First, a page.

Eversource has targeted the 13 worst performing circuits and arborists will be addressing vegetation to improve resiliency in those areas.
By Ronni Newton
Eversource announced Thursday that a new data-driven approach to vegetation management has been launched in 13 communities throughout the state, looking to improve electrical resiliency in the areas that are traditionally hardest hit with storm-related outages.
Based on analysis of 10 years of outage data, West Hartford is among the 13 communities with a vulnerable circuit, specifically a 0.3-mile segment in the Lockwood Terrace area, located just north of Park Road in the eastern end of town.
The program, which is a collaborative approach between Eversource arborists, towns, and property owners, will focus on the planting of “appropriate utility-compatible trees” as well as pollinator plants in place of existing trees in the “fall zone,” to help strengthen the grid by preventing limbs or entire trees from falling onto the wires. According to Eversource, 90% of outages that occur during storms are the result of tree damage, and severe weather has become more commonplace.
“We’ve already met with the town, and we plan to go door-to-door and work directly with about 50 customers to get the tree work done,” Kate Rayner, an Eversource spokesperson, said of the forthcoming work in the Lockwood Terrace area. “The critical device – a fuse, has had three outages caused by trees in the past five years totaling more than 1 million minutes of outage time for West Hartford residents.”
Statewide, there are 15 segments in 13 communities that have been identified. In addition to West Hartford, the other communities involved in the program include Chester, Clinton, Guilford, Mansfield, Middletown, Naugatuck, Newtown, Redding, Sharon, Windham, and Woodstock.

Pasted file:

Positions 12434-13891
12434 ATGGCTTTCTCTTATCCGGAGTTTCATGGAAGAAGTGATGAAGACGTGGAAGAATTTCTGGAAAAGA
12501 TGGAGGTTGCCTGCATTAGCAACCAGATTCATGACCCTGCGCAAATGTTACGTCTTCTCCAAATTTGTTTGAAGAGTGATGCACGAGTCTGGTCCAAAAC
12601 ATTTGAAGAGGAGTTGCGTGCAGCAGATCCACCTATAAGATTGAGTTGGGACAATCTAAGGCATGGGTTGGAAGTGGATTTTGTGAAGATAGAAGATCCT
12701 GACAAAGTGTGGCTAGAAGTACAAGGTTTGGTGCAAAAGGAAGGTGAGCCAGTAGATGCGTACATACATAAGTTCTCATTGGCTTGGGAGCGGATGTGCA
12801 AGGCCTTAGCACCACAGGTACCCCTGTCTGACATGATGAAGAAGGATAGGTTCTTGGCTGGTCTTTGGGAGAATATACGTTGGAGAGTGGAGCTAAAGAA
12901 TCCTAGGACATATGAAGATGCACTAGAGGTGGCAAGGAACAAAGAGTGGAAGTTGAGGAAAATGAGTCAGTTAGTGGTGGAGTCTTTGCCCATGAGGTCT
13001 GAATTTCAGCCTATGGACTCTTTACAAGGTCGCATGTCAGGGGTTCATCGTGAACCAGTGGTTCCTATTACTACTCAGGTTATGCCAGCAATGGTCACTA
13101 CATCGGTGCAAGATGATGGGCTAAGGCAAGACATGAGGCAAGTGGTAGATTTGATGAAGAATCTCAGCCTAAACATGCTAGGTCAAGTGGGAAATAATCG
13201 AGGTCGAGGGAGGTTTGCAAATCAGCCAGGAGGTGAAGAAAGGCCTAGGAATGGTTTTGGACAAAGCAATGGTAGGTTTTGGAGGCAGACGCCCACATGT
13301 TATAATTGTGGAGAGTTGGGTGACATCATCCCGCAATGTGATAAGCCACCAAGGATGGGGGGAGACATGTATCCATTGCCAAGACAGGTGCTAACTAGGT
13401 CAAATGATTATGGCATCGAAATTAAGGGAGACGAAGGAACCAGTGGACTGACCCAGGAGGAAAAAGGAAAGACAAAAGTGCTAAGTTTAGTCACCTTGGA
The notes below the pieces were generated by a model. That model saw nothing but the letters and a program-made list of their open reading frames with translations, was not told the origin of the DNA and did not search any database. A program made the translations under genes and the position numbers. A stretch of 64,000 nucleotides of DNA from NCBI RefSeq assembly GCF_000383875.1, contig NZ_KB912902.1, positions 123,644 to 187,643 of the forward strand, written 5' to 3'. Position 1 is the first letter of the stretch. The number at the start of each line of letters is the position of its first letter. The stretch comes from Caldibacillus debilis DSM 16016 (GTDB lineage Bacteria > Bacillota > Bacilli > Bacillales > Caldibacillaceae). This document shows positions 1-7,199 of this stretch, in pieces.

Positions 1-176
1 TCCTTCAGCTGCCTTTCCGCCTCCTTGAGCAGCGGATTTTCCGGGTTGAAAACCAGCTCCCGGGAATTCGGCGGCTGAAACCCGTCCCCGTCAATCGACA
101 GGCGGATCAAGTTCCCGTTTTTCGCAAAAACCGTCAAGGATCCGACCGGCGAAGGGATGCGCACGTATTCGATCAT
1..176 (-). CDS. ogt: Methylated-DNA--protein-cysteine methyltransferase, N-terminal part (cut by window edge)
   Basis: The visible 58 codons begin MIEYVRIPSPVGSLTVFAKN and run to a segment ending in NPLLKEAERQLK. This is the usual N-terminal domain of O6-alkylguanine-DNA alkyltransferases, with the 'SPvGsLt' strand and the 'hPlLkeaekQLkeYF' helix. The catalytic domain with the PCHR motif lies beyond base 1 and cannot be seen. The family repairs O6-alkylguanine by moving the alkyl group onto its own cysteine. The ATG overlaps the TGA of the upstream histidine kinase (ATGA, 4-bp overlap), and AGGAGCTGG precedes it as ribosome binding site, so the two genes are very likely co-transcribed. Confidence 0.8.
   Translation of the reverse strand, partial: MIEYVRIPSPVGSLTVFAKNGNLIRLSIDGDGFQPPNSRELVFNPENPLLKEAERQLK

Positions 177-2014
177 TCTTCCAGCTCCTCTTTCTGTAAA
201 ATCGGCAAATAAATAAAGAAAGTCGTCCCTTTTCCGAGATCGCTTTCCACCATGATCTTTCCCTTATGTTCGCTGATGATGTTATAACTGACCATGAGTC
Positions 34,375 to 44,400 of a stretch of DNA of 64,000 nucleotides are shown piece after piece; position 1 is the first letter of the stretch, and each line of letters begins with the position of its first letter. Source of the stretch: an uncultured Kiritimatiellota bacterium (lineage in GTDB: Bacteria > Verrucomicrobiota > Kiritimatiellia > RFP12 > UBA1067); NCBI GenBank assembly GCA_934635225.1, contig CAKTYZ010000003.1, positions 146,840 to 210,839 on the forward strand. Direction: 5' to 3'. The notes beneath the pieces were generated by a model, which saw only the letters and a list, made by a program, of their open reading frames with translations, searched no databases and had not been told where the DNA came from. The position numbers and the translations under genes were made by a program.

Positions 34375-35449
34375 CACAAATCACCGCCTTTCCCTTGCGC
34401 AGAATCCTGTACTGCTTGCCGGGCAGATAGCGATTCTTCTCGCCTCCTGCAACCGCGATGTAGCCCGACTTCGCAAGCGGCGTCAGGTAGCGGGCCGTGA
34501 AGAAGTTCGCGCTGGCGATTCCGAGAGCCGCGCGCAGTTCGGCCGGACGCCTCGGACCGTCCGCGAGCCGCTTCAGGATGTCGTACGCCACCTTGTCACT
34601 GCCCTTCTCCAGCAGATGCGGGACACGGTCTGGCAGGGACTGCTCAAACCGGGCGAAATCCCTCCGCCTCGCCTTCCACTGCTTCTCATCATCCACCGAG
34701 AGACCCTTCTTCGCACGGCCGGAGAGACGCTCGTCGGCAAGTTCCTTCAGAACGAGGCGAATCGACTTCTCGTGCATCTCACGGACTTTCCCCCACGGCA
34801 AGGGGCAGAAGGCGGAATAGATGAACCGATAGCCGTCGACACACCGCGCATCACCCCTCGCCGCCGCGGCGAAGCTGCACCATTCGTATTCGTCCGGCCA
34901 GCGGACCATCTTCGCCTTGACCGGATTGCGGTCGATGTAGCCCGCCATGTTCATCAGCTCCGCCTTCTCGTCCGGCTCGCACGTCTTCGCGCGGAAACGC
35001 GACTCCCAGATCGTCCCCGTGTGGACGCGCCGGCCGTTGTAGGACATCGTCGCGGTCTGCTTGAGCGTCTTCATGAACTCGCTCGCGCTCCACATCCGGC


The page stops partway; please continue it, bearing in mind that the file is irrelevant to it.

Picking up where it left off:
“Our goal is to find a collaborative solution with our customers and communities that has the potential to significantly reduce tree-related outages during storms,” Eversource Vice President of Operation Services Steve Driscoll said in a statement. “We have the data that shows how and where trees are impacting service to our customers and we’re looking to develop new ways to turn the worst performing lines into the most reliable circuits in our state, while planting appropriate trees to maintain the state’s character.”
According to Eversource, the total length of the segments is approximately 20 miles – “a relatively small area in comparison to the roughly 4,000 miles the energy company trims across the state each year and more than 16,000 miles on the system,” but will protect the infrastructure for more than 8,200 customers as well as public safety and other critical facilities.
The program has already launched in Redding.
“Connecticut has a tree problem,” Driscoll said. “Drought, invasive insects, and overall age are taking a toll on the state’s trees. We’d like to do something about it and at the same time improve reliability for our customers. Our goal is to collaborate with the communities and customers to educate them on the tree risks and the tree work that can have a positive impact on day-to-day reliability and resiliency during storms.”
Like what you see here? Click here to subscribe to We-Ha’s newsletterso you’ll always be in the know about what’s happening in West Hartford! Click the blue button below to become a supporter of We-Ha.com and our efforts to continue producing quality journalism.